FIT TIP: If you do order the yogurt, watch out for toppings like granola -- one serving (less than an ounce) packs 110 calories.

DUNKIN' DONUTS

Yes, it's even better to grab a doughnut than to skip breakfast altogether. Go for the Black Raspberry or Bavarian Kreme doughnuts, which only have 210 calories each. Or try a chocolate frosted doughnut at just 200 calories. A plain glazed has only 180. All doughnuts are not created equal -- keep in mind that cake doughnuts have twice as much fat as yeast varieties and up to 170 more calories.

Dunkin' Donuts also offers an Egg and Cheese English Muffin, which has less sugar than a doughnut and, with 280 calories and 15 grams of protein, is your most filling choice (especially with research showing that protein can be more filling than other nutrients).

FIT TIP: Avoid fancy coffee drinks that pack on calories, but an iced coffee (regular or flavored) with skim milk is fine (about 35 calories without sugar, 80 with sugar). Skip the muffins; they have anywhere from 300 to 600 calories and probably will not keep you full. Also watch out for some of the bagels -- including the reduced-carb bagel with cheese at 380 calories, the multigrain bagel at 380 and the sourdough at 370 -- mainly because once you add butter or cream cheese, you're at almost 600 calories. Try the lower-calorie onion bagel at 320. Use lite cream cheese and save 80 calories per serving over regular cream cheese.

STARBUCKS

The Fruit and Cheese Plate isn't a bad choice at 430 calories -- it's a little high, but you get a good mix of healthy fruits and protein. Otherwise, if you stick to skim milk and Splenda in your coffee, you can get away with coffee and a low-fat muffin for less than 400 calories -- a good deal if it holds you over until lunch.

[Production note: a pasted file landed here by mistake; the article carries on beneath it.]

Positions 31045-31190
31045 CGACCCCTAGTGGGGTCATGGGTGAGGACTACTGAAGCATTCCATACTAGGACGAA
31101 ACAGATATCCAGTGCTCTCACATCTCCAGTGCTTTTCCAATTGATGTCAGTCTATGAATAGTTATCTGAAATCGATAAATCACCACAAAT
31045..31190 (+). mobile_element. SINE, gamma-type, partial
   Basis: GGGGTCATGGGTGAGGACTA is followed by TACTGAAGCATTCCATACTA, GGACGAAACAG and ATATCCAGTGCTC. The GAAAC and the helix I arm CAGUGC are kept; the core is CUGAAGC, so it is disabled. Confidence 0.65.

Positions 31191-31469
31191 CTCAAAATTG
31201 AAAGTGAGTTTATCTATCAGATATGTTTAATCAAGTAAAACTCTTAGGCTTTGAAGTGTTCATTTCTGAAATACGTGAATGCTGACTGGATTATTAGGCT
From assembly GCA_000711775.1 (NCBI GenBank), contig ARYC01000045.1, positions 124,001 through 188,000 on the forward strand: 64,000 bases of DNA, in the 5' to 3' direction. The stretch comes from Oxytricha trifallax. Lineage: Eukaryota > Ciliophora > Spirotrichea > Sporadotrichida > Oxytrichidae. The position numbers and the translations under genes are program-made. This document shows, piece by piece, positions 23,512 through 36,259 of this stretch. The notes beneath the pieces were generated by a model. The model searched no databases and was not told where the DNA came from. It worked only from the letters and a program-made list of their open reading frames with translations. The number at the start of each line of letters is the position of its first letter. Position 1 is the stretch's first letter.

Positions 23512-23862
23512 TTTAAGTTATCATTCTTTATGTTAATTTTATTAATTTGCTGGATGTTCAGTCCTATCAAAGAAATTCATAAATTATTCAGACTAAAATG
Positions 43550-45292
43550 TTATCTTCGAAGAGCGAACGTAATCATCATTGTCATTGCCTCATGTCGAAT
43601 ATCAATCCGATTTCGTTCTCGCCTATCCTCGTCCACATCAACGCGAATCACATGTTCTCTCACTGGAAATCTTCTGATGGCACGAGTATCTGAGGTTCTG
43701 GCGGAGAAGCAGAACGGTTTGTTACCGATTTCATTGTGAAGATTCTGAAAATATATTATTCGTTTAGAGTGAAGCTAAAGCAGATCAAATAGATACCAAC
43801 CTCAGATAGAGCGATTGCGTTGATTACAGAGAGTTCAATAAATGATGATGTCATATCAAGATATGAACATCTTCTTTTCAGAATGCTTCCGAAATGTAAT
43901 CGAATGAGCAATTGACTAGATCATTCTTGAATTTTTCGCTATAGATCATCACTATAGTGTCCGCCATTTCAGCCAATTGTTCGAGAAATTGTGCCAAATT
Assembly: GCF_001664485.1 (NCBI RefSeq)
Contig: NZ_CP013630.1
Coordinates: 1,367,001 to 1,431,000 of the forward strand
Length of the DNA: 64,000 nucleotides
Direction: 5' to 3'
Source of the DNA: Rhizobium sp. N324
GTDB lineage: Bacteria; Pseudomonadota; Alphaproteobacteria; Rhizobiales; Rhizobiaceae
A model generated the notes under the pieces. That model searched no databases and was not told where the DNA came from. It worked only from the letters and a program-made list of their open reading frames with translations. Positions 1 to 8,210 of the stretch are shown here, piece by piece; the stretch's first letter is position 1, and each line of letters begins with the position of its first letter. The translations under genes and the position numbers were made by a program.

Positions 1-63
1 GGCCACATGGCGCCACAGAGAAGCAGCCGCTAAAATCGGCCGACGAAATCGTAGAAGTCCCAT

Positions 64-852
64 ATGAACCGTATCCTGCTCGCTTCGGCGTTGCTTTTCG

FIT TIP: It's easy to go wrong with the baked goods. The Classic Coffee Cake has almost 600 calories, and the Crumb Cake has almost 700. Bagels start at more than 400 calories before you even add butter or cream cheese. Croissants have around 330 calories, the Banana Pound Cake has 360 calories and the Carrot Cake Bar packs 420 calories. And make sure you watch out for the drinks: a Mocha Frappuccino with whipped cream has 530 calories for 24 ounces. Again, go for regular coffee with skim milk.

ARBY'S

The sourdough sandwich with ham, eggs and Swiss cheese is a good deal -- it has 450 calories, but you get a sizable amount of food -- almost 9 ounces -- so you should feel full until lunch. Skip the cheese to save about 100 calories.

FIT TIP: Don't be fooled by the biscuit. At 230 calories it may seem like a good deal, but one little biscuit most likely won't fill you up. Plus, adding just one pat of butter ups the total by 100 calories.